Assessment of crocodile abundance and seasonal effects of salinity on distribution using both boat based and aerial drone surveys
The American crocodile (Crocodylus acutus) is a common resident of Central American waterways, with one of the largest ranges of all crocodilians. It is very salt-tolerant, with only Nile crocodiles and Saltwater crocodiles superseding it in terms of being the most saline tolerant. Globally it has lost 9% of its range, with habitat destruction and fragmentation as the leading threat to this species. Overall there is a great need to understand the habitat uses by this species in order to mitigate consequences of further anthropogenic incursions along its range. Thus, this study aims to investigate seasonal effects of salinity on habitat selection of American crocodiles in a natural mangrove habitat, and to validate use of a commercial drone as a surveying tool for crocodilians in such habitats.
This study found that as the seasons shift from wet to dry there was an associated increase in salinity of the estuarine waterway that resulted in an increase in the halocline of the estuary waters the greater the distance from the ocean. When broken down into the following groups: Hatchlings and juveniles (HJ) vs subadults and adults (SbA) it was found that salinity as well as season both had a correlation with the presence of crocodiles from the HJ group (p<.05) and there was no correlation in regard to SbA crocodiles. Further, HJ size classes predominantly were found in the further reaches of the estuary, regardless of season.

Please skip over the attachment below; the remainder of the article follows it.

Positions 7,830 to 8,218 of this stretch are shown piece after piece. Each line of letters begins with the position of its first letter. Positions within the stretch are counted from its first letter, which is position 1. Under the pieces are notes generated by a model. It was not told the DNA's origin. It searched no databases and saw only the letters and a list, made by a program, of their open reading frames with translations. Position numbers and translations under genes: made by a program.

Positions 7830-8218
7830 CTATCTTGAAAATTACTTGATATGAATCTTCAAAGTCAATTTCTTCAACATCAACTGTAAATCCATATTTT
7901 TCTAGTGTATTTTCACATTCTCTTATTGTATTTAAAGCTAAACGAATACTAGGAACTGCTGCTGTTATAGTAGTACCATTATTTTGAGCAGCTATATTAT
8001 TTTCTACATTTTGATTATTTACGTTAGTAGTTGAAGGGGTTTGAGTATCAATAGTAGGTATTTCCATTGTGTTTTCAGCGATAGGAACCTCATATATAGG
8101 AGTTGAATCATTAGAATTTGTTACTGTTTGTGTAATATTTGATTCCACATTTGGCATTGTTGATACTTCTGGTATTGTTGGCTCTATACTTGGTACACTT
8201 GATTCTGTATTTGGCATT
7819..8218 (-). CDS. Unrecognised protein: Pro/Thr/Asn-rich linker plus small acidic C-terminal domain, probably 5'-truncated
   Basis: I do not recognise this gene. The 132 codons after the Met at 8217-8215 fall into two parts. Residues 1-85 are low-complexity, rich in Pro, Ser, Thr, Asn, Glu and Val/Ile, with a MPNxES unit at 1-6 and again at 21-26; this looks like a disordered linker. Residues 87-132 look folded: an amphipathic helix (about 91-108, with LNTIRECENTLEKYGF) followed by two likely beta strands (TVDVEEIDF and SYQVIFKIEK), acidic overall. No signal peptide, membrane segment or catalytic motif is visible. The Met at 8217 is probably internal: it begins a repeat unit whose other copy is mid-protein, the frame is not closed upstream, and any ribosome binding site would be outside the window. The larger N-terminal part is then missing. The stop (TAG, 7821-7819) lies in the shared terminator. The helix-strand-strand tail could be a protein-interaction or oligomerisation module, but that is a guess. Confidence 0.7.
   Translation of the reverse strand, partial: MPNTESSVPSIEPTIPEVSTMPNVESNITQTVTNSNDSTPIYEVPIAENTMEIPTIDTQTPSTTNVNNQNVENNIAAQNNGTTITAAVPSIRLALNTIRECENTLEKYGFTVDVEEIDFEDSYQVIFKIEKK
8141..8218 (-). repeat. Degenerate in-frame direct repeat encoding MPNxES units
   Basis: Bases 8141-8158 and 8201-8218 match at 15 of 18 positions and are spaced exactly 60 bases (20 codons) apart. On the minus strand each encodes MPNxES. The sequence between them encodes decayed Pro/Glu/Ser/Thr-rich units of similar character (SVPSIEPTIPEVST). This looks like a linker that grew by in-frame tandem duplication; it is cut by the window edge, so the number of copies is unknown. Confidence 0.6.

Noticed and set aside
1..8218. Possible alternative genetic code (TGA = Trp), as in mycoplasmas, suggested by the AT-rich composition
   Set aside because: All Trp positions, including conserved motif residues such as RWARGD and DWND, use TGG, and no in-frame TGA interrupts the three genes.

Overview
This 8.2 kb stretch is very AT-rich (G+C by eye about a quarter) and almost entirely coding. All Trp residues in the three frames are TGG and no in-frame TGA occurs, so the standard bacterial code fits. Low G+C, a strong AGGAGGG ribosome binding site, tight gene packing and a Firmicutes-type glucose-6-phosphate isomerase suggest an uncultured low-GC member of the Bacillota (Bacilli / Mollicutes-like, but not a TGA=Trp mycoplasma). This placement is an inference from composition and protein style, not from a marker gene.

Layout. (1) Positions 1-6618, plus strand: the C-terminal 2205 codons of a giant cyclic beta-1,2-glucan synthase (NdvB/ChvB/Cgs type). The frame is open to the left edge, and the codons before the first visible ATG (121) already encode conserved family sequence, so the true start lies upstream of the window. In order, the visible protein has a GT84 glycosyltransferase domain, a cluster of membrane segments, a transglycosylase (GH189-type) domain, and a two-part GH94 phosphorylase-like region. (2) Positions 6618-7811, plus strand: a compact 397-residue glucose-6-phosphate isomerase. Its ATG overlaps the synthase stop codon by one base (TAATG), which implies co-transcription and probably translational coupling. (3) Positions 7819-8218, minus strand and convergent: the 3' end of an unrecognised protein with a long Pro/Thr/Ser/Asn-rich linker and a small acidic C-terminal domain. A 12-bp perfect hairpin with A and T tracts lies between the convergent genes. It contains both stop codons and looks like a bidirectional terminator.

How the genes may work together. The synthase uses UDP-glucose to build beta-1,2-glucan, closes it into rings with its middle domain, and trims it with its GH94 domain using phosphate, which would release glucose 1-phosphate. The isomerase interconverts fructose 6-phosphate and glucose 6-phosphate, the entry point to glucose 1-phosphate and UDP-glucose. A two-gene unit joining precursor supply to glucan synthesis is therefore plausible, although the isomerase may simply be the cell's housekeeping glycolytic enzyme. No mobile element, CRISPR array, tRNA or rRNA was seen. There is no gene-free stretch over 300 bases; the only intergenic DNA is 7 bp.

Surveys taken via drone were as efficacious as surveys taken diurnally via boat, with a survey encounter rate of 0.40 km-1, but still less efficacious than nocturnal eyeshine surveys, which had an encounter rate between 1.2 – 2.9 km-1. The drone was able to identify animals that were submerged under water, but was unable to ID animals resting on banks in thick mangroves. However, the drone was able to identify crocodiles as small as 0.7m. Further, the drone showed encounter rates for sharks and rays that were much higher than crocodiles, 0.84km-1 and 0.64km-1 respectively.